There are some key areas where

underinsurance can be especially prevalent.

These include, assessing the correct level of

business interruption cover (both in terms

of calculating Gross Profit for Insurance

purposes as well as identifying the correct

period of recovery), maintaining an up to

date register of all machinery, plant and

contents and understanding the replacement

value of these items and finally confusion

around the market value and rebuild costs for

commercial property.

LARK SUPPORT

We will be in contact over the next few

months to discuss this issue as it is important

we work with our clients to continually assess

sums insured and policy limits to avoid the

potential of being underinsured. In addition,

we can also put our clients in contact with

professional valuation companies who can

provide further assistance.

Please do not hesitate to contact your Lark

Account Handler for more information,

also download our PDF document about

underinsurance at:

www.larkinsurance.co.uk/commercial/

underinsurance

lee.scott@larkinsurance.co.uk

020 8256 4910

15


Mind

the

Gap

Growing up in working class 1960’s Britain gave me the

inspiration to champion changes in equality and diversity,

Cherie Blair QC tells Lark Director, Julie Whitehead, in an

exclusive interview

Julie

Whitehead

JULIE.WHITEHEAD@LARKINSURANCE.CO.UK

Cherie Blair’s mother, Gale, worked in a

fish and chip shop to make ends meet

when her husband, the actor Tony

Booth, left her for another woman.

Gale, along with Cherie, eight, and her sister

Lyndsey, six, had no choice but to continue

living with her in-laws in Liverpool. Eventually

she got a job at Lewis’s department store and

worked her way up the career ladder but she

still could not get a mortgage.

Cherie said: “The Divorce Reform Act was

not introduced until 1969 so in those days

the bank would only lend money if the man

signed for a mortgage. It was absurd because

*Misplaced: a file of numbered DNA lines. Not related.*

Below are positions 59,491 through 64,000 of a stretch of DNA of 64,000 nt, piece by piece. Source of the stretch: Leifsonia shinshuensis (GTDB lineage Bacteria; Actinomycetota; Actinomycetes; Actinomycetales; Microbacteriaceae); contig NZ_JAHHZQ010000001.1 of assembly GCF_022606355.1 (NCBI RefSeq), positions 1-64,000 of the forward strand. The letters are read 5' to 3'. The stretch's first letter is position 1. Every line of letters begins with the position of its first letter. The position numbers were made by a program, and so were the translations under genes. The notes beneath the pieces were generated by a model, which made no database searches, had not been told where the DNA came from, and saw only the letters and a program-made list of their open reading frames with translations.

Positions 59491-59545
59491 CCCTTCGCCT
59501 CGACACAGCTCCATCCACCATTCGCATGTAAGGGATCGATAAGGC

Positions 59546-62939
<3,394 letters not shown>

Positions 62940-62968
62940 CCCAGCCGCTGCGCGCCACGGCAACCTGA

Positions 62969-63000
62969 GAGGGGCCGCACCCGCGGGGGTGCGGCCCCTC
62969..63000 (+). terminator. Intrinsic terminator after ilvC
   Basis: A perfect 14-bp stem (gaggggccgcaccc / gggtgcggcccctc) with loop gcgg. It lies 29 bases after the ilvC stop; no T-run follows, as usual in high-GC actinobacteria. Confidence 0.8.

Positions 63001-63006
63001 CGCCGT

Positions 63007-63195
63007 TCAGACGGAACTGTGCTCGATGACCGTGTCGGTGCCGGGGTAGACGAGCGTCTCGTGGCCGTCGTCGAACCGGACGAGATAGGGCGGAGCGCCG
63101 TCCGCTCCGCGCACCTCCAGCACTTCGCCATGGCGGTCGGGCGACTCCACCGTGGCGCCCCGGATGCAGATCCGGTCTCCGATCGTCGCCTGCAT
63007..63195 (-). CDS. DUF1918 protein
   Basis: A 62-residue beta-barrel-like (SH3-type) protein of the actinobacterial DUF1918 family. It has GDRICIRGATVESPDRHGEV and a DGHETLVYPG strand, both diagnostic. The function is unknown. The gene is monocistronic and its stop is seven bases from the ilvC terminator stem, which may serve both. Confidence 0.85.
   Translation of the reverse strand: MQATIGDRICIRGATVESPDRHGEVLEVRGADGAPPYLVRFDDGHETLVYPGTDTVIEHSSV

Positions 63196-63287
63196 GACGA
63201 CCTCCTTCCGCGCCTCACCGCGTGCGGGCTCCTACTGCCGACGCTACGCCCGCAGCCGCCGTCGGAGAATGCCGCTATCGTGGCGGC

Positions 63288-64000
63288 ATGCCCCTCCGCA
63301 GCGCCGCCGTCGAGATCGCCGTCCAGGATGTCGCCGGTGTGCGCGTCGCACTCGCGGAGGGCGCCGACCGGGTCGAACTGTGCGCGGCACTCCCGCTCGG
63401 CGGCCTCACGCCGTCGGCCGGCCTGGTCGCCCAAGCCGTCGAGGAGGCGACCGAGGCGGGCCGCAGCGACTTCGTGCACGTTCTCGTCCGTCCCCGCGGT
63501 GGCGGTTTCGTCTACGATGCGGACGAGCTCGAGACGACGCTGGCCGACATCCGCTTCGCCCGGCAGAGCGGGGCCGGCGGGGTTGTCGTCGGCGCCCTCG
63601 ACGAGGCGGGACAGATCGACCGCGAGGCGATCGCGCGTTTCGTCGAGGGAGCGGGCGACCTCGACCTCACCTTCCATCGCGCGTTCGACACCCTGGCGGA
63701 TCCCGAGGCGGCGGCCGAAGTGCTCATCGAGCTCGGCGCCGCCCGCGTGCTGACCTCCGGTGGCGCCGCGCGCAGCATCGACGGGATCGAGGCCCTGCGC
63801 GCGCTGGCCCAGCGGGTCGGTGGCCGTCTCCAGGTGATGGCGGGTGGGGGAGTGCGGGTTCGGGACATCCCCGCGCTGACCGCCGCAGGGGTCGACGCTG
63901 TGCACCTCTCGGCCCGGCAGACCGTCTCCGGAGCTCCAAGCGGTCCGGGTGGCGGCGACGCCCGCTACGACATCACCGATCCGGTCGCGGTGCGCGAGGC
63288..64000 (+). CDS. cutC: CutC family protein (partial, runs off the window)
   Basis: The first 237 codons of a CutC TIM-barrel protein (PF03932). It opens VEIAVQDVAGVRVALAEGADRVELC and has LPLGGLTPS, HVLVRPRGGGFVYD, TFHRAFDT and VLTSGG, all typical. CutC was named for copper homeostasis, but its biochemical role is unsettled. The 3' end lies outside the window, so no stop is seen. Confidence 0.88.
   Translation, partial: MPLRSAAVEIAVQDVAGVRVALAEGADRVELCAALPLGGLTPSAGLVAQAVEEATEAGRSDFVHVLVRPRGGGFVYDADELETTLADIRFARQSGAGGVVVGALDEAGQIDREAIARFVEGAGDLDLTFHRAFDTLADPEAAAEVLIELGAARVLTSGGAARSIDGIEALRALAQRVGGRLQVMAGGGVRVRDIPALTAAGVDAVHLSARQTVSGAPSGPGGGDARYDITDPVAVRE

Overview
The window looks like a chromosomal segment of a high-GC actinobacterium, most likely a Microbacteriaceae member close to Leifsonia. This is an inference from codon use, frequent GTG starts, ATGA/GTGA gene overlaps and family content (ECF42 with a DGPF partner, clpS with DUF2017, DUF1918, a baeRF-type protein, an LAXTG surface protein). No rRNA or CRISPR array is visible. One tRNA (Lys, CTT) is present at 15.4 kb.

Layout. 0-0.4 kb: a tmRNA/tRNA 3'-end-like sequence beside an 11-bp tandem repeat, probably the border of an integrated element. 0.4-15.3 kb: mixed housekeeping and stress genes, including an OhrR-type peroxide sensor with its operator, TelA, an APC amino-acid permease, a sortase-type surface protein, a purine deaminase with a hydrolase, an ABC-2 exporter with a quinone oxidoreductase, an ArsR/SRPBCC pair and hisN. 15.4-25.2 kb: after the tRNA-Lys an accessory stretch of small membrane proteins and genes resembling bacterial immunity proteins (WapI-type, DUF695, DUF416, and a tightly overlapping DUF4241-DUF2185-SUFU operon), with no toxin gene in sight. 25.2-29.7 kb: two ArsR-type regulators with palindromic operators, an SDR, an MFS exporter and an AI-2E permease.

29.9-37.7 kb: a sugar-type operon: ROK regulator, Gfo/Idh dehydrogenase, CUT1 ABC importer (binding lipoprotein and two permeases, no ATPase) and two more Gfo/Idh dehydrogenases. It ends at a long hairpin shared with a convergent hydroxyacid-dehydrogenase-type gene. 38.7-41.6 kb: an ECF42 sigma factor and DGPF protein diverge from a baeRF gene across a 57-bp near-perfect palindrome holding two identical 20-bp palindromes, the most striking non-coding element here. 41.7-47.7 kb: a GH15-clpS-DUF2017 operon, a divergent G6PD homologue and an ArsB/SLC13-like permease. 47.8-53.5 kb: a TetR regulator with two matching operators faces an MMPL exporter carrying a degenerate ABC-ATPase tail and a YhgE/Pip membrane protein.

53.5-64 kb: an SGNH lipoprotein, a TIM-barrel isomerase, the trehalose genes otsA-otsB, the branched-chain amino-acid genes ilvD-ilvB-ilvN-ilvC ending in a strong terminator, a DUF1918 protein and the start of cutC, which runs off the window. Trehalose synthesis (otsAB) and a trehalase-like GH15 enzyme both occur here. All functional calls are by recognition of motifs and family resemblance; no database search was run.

the assumption that my father, a drunk and

a womaniser, was more reliable than my

mother, was almost unthinkable.”

Cherie’s mother had left school at 14 and

made every effort to give her daughters the

schooling she had missed.

Cherie, 60, said: “It was quite unusual in

60’s Britain for a woman to be separated

from her husband but my mother and

grandmother were obsessed with education

and determined we would have the education

they were denied. There were lots of books in

the house.

“They had high expectations so I worked hard

because I wanted to make them proud.

“It was a loving environment. We were not

much different to anyone else in Ferndale

Road. We played in the street, had a black and

white television and were generally sheltered

from the consequences of my father’s

behaviour because he was in London.”

Booth, the star of the racy Confessions films,

including Confessions of a Window Cleaner,

and TV sitcom Till Death Us Do Part ‘was not

always a good boy’, said Cherie. “Although in

some ways, it gave me some training on what

to expect with a famous husband.”

Cherie did not start out with a career plan.

When she was thinking about university, her

first boyfriend’s mother mentioned law. She

said, “you are good at debating and drama so

why not think about being a lawyer?”

“I managed to get a full scholarship and chose

the London School of Economics (LSE) which

was fairly unusual for a girl from my school.

The LSE had a radical reputation and though

it was a rebellious streak that took me to

London, once I got there I found it was the

place for me. I loved it.

“It was a huge learning curve in every way

and it was the first time I had met people

from public school - but I was determined to

succeed.

“I chose to focus on human rights – partly

because I was interested in the whole women’s

thing and there was so much happening at

that time. I was also aware there were a lot

of differences between those who came from

public schools and people like me with a

completely different background.

“I graduated in 1975 when the Labour Party

had just brought in the Sex Discrimination

Act. Times were changing and I was lucky

enough to take advantage of that for myself

and seize the opportunity to take some of the

test cases that led to the development of the

Human Rights Act.

16


Special Feature

Director, Julie Whitehead, talks with Cherie

Blair about equality

17


“I remember the women at Ford in Dagenham

going on strike. I was always interested

in politics but it was usually the men who

talked about it among themselves – but my

Auntie Audrey was always politically aware

so I would discuss things with her, while my

teacher, Mrs Speight, encouraged me to join

the Labour Party when I had turned 16.

“That was in 1970, when Barbara Castle

introduced the Equal Pay Act with a fiveyear

phasing in period, so when I went to

university, employment law was one of the

pieces of legislation I studied.”

Cherie was called to the Bar in 1976 and in

1995 she became a Queen’s Counsel. She said:

“I was the 76th woman and even now only

200 women have been appointed as silks,

compared to thousands of men.”

She said: “Look at our members of parliament,

too. Only 29% are women. I visit Rwanda

with my Foundation and its government has

60% women! Here, nobody says how strange

70% of MPs are men or that only 450 women

have ever been MPs, fewer than the men in

this single parliament.

“When my husband Tony Blair introduced